Dr. Merati said the case was more about the virtues of patience than the virtues of EMG. “I would argue that the conclusion shouldn’t be that we should be doing EMGs, but rather that not rushing in to do open surgery is the core of the conclusion,” he said. “If you’re doing augmentation observation, you’re getting to the same place.”
Explore this issue:April 2017
Office Injection Timing
Panelists also discussed timing office injections for patients with vocal fold paralysis. “I love office injections, and I do them pretty much immediately in most people,” Dr. Kost said. “If somebody comes in and doesn’t have any contraindications to an injection, has significant morbidity from their voice, which many patients do—most do, in fact—we have a very, very low threshold for doing an injection to start off with.”
Dr. Merati said he would hesitate in certain cases. “I’m a little hesitant on some of these cases if a patient is going to get framework surgery,” he said. “I don’t love doing framework surgery after there’s been an injection as much as I love doing framework surgery when there’s not been an injection.”
Dr. Sataloff said counseling the patient is important. “I have a long talk with people and tell them that if they’re going to want something definitive, the injection may delay when they can have it,” he said.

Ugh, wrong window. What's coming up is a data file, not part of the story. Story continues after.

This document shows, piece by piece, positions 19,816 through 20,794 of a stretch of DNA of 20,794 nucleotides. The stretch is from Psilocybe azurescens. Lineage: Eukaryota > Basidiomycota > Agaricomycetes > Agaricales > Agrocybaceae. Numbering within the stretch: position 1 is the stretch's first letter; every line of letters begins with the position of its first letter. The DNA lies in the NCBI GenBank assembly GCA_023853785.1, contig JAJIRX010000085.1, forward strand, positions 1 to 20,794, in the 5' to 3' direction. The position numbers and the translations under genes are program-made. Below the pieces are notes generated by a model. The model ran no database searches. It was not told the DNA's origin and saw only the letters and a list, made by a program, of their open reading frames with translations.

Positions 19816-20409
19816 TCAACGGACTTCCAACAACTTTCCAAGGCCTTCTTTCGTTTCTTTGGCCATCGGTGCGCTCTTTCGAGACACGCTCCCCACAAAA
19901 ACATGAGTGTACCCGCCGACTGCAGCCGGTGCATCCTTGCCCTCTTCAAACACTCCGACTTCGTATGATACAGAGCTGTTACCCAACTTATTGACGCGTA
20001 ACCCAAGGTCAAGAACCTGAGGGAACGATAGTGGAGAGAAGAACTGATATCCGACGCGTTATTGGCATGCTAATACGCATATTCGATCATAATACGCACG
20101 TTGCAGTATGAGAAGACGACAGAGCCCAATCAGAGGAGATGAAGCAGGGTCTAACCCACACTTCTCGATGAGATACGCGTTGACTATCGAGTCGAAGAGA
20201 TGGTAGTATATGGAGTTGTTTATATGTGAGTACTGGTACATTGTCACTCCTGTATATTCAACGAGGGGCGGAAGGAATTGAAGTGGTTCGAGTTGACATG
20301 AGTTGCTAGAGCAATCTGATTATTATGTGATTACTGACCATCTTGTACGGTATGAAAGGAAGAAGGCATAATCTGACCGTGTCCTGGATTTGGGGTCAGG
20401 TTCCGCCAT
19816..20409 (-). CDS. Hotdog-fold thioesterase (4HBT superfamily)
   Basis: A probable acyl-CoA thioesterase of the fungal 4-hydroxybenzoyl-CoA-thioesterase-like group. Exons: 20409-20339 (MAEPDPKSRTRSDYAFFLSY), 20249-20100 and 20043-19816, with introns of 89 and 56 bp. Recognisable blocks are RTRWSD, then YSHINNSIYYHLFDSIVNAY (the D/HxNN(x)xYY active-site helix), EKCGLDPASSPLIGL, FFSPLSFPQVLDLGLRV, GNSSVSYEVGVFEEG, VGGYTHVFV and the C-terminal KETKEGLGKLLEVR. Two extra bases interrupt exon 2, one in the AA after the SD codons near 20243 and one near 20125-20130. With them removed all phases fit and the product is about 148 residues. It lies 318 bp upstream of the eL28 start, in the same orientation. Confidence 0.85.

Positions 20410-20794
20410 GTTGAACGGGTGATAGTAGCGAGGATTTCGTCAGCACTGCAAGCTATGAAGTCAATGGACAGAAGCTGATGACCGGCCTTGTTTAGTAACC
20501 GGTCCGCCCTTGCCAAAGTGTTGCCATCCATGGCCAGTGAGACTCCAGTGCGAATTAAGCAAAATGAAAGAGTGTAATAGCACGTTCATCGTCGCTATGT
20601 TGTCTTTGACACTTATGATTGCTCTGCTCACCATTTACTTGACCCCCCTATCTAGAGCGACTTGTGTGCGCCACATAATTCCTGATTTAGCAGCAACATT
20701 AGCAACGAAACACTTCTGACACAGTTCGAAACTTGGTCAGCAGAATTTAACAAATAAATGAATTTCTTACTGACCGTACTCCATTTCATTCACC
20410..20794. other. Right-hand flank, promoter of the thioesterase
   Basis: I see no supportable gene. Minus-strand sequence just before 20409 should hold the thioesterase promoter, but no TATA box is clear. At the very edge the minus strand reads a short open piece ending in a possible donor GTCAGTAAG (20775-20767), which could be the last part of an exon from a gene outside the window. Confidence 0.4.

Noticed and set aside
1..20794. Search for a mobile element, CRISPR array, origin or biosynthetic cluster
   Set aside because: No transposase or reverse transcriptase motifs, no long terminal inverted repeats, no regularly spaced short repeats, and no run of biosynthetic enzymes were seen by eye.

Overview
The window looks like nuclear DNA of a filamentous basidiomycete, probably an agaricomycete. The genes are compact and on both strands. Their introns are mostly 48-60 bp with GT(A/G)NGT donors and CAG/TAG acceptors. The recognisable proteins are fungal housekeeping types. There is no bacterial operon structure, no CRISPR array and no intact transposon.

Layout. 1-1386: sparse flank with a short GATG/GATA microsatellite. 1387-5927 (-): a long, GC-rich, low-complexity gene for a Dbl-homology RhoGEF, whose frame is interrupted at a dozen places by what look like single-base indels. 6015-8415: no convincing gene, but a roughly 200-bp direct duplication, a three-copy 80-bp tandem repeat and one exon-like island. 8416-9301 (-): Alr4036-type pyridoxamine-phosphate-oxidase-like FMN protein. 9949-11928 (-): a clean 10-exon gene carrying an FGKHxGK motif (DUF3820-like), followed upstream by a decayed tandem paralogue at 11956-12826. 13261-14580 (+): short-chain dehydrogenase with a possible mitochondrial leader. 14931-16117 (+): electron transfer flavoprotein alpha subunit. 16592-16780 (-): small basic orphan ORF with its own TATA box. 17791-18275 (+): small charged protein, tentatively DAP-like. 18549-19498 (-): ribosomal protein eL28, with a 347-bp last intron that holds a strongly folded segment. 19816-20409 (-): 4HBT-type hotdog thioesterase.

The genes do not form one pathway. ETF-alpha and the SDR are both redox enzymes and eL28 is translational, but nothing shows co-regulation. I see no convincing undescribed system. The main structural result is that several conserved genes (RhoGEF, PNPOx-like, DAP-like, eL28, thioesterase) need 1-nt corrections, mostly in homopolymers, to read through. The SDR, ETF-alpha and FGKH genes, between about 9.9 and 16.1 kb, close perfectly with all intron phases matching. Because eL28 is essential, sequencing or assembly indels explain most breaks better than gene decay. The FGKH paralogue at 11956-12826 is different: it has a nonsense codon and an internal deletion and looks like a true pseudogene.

The panelists said that they almost never use hydroxylapetite anymore, and most expressed a preference for some form of hyaluronic acid.
They were somewhat split on their use of autologous fat injections. Dr. Benninger said an advantage is that its visco-elastic properties are similar to those of the vocal folds. “The problem with fat is that you have to overinject, and it’s somewhat unpredictable,” he sad. “You get about half the patients where you get a good result and half where you don’t.”
Dr. Kost said her use of fat is fairly uncommon, just because of the convenience of the injectables that are currently available. “I only use fat if patients ask for it, or we do have those patients who come in who just don’t want anything artificial injected in their larynx.”
Dr. Sataloff said the results with fat injections, though not appropriate for all patients, can be long lasting. “It has the potential to be permanent,” he said. “We have people more than 20 years out with one or two injections.”
Thomas Collins is a freelance medical writer based in Florida.